Creating visual communication isn’t just about owning an image editing or layout program. It’s about creating thoughtful design solutions that appeal to a particular audience, enticing them to follow a pre-determined course of action, kind of like deciding which cheap car insurance to use.
An overall vision is typically derived through multiple steps of thoughtful and meaningful research first. Knowing who you want to communicate to is just as important as understanding how the trends those demographics follow speak to them. What whispers or screams at your demographic today might not be the case tomorrow.
Research is the number one key in speaking to your target market. Not only determining income, family size, age and occupations of your intended audiences but also how these individuals interact with a given product or service. Understanding human centered design and applying design thinking outlines how and with what you use to approach your audience. Knowing who you want to reach first, can help determine everything from the type of collateral created to the color pallet used. Once I know who I’m designing for and how they think and communicate, the overall outline of projects I develop fall into place.
My first idea is not always my best idea. While brainstorming multiple approaches to reaching your target audiences, I define the overall finished products in a streamlined manner that will save time and money for everyone involved. I like to use thumbnail sketches and storyboard layouts to determine the visual approach within set timelines and specific budgets. This may seem to take an extensive amount of time, but this process saves me hours upon hours of reworking ideas later on in production. Then I hit the pavement and web to gather insightful feedback through ethnographic research methodologies. Qualitative and quantitative data help shape projects that work for the individual rather than only designing a project and hope the consumer likes them.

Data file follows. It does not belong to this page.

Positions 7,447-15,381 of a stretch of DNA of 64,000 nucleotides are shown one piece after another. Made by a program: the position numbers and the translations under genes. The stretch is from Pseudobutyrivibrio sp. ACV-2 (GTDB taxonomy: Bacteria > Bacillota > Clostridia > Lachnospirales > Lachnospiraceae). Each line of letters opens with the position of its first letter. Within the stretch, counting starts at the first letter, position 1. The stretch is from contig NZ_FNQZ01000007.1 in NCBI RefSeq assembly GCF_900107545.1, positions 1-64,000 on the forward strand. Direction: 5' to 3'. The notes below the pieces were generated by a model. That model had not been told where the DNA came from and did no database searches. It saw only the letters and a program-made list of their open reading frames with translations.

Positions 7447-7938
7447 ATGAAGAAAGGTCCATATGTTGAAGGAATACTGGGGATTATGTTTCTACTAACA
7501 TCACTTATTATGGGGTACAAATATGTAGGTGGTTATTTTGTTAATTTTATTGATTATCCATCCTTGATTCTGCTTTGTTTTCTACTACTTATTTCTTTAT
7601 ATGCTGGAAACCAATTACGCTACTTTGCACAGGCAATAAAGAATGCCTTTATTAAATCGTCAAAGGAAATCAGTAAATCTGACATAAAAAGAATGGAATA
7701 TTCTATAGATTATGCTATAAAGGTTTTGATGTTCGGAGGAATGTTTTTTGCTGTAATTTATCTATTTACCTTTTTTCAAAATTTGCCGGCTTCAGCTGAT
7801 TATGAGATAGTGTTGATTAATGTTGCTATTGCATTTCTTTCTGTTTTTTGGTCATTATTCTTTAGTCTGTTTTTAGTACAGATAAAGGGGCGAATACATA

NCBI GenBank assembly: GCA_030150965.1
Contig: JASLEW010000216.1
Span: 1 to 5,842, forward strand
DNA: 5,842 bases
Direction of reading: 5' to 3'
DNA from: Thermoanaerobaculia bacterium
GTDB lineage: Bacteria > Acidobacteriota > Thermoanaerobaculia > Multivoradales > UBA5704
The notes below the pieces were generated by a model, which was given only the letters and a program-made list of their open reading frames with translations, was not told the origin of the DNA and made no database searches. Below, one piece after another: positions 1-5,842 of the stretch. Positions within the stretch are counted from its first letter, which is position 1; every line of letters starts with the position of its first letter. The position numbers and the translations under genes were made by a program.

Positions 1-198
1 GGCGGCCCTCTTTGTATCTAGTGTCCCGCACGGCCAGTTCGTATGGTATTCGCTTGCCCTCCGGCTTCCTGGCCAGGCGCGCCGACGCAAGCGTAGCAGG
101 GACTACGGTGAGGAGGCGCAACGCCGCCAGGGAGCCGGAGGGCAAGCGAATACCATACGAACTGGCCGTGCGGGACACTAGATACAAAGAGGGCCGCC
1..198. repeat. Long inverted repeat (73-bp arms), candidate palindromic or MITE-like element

Thoughtful design is just that… thoughtful. I would never sell a magazine plastered with Chantilly lace backgrounds and cotton candy pink script to the heavy metal grunge mechanic. I might, but chances are I wouldn’t. If I did, I should eat crow. Not that there is anything wrong with pink, lace, grunge or grease, but that they don’t speak with the same voice. Color pallet, typeface and imagery are the non-verbal voices and tone of visual communication. Choosing these elements thoughtfully will make a difference between successful and unsuccessful communication pieces.
When I spend a great deal of time researching, I spend my design time wiser. The result creates visual communication pieces with a set voice, tone, feeling, and the anticipated desired action I want the consumer to follow and that they will use in a manner desired.